1. Prepare inocula of the strain(s) of interest as described in Basic protocol 1.
  2. Transfer 200 µl of the inoculum to the assay wells of several sterile 96-well assay plates as described in Basic protocol 1. Several strains and/or media conditions (3–4) can be analyzed in the same assay. Because the biofilm cultures will be killed by the detection method, inoculate one plate for each time point of the biofilm growth curve. It is not necessary to inoculate the entire plate. We recommend that you inoculate 24–48 wells/plate/strain, or 3–6 columns of a 96-well assay plate. If you measure biofilm formation at 9 time points (see below), you will need a total of 9 assay plates.
    We recommend measuring biofilm growth at the following time points: 0, 2, 4, 6, 8, 12, 16, 20, and 24 h.
    By inoculating ≥ 24 wells/plate, the number of data points will ensure the average values obtained will be less susceptible to large errors caused by well-to-well and plate-to-plate variations.
    S. aureus forms a mature biofilm in 12–16 h in 0.5X TSB supplemented with 1% glucose (see Fig 3).
  3. Cover assay plates and place all assay plates in an incubator set at 37 °C as described above.
  4. Immediately remove one plate (t = 0 h), and process it as described in basic Protocol 1: Measure OD600, wash the plate, fix, and stain biofilms with crystal violet.
  5. Repeat this process for the remaining time points of the biofilm growth curve.
  6. Read the OD600 of the stained biofilms using an appropriate microtiter plate reader.
  7. Calculate the average OD600 of crystal violet bound and the standard deviation for each time point.
  8. Plot the average OD600 of crystal violet bound vs. time of biofilm growth.
  9. Identify optimal time of growth for the assay. Based on the results shown in Fig. 3A, we measure biofilm growth after 16–18 h growth at 37 °C in 0.5X TSB supplemented with 1% glucose.

Optimization of media conditions

We have found that the amount of biofilm formed is directly proportional to the concentration of media when the concentration of glucose is held constant. For example, when various concentrations of TSB are supplemented with 1% glucose biofilm formation is proportional to the concentration of TSB. To produce a series of TSB concentrations, we have found that it is convenient to generate a two-fold dilution series of TSB and supplement each dilution with glucose to the desired concentration. The amount of biofilm formed in each media condition can then be measured using the standard biofilm assay described above. The optimal media condition is defined as the media that produces robust biofilm growth that is within the linear range of detection of your microtiter plate reader.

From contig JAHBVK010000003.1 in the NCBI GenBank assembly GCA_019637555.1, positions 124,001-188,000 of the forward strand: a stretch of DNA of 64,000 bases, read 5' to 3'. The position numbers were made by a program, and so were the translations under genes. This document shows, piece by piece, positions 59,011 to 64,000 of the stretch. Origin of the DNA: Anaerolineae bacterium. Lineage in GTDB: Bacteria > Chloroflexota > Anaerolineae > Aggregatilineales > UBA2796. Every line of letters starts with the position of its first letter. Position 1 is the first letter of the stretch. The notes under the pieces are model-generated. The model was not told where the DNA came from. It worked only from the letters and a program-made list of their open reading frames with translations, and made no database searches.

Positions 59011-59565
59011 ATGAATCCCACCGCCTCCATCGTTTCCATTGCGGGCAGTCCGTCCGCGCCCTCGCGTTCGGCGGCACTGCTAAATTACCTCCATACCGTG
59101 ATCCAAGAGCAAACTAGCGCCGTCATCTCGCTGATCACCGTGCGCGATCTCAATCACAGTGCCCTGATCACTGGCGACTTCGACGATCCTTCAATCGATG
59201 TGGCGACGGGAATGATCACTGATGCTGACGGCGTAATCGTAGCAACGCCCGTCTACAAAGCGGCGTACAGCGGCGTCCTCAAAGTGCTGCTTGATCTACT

1. Generate a two-fold dilution series of TSB (1X to 0.0078X). Add 10 ml 1X TSB to 10 ml sterile dH2O in a sterile tube or flask and mixing thoroughly. Remove 10 ml of the resulting 20 ml 0.5X TSB media and to 10 ml sterile dH2O, resulting in 20 ml of 0.25X TSB. Perform five more 2-fold serial dilutions to generate TSB concentrations ranging from 1X to 0.0078X.
  2. Supplement each TSB dilution with glucose to the desired concentration using Table 2 as a guide.
    Table 2
    Optimizing media conditions by varying the concentrations of media (TSB) and glucose.
  3. Prepare inoculum of desired strain in each of the media conditions you have made as described above.
  4. Inoculate assay plates as described above. Inoculate 8 assay wells (1 column) of a 96-well assay plate.
  5. Incubate assay plates at 37 °C for 16–18 h, or the optimal time of growth as determined above.
  6. Measure the OD600 to quantify total growth.
  7. Process assay plates as described above.
  8. Read the OD600 of the stained biofilms using an appropriate microtiter plate reader.
  9. Calculate the average OD600 of crystal violet bound and the standard deviation for each time point.
  10. Plot the average OD600 of crystal violet bound for each glucose concentration vs. TSB concentration. A representative assay result is presented in Fig. 3B.
  11. Identify optimal media conditions.
    Based on the results shown in Fig. 3B, we routinely use 0.5X TSB supplemented with 1% glucose for biofilm assays. This media condition produces OD600 readings of stained biofilms that are at the upper-most limit of the linear range of detection for both detection methods tested i.e. direct OD600 measurement of crystal violet bound to the well and measurement of eluted crystal violet.